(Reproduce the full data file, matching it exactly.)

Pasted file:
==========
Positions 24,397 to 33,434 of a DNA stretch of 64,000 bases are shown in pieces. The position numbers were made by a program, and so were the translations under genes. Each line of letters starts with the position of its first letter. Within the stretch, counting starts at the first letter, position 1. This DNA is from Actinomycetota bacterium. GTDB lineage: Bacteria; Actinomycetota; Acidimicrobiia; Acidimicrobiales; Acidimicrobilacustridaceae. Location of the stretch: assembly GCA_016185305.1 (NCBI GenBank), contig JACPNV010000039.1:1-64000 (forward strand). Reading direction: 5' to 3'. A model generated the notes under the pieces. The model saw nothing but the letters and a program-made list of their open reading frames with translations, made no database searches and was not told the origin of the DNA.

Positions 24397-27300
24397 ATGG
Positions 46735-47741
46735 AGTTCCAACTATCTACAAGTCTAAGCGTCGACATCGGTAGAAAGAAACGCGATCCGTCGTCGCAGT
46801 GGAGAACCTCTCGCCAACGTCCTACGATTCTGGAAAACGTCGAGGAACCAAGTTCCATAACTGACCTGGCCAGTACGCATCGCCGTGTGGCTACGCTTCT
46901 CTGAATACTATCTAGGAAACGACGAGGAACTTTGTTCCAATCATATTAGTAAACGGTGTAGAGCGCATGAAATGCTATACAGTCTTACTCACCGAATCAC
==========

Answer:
Positions 24,397 to 33,434 of a DNA stretch of 64,000 bases are shown in pieces. The position numbers were made by a program, and so were the translations under genes. Each line of letters starts with the position of its first letter. Within the stretch, counting starts at the first letter, position 1. This DNA is from Actinomycetota bacterium. GTDB lineage: Bacteria; Actinomycetota; Acidimicrobiia; Acidimicrobiales; Acidimicrobilacustridaceae. Location of the stretch: assembly GCA_016185305.1 (NCBI GenBank), contig JACPNV010000039.1:1-64000 (forward strand). Reading direction: 5' to 3'. A model generated the notes under the pieces. The model saw nothing but the letters and a program-made list of their open reading frames with translations, made no database searches and was not told the origin of the DNA.

Positions 24397-27300
24397 ATGG
Positions 46735-47741
46735 AGTTCCAACTATCTACAAGTCTAAGCGTCGACATCGGTAGAAAGAAACGCGATCCGTCGTCGCAGT
46801 GGAGAACCTCTCGCCAACGTCCTACGATTCTGGAAAACGTCGAGGAACCAAGTTCCATAACTGACCTGGCCAGTACGCATCGCCGTGTGGCTACGCTTCT
46901 CTGAATACTATCTAGGAAACGACGAGGAACTTTGTTCCAATCATATTAGTAAACGGTGTAGAGCGCATGAAATGCTATACAGTCTTACTCACCGAATCAC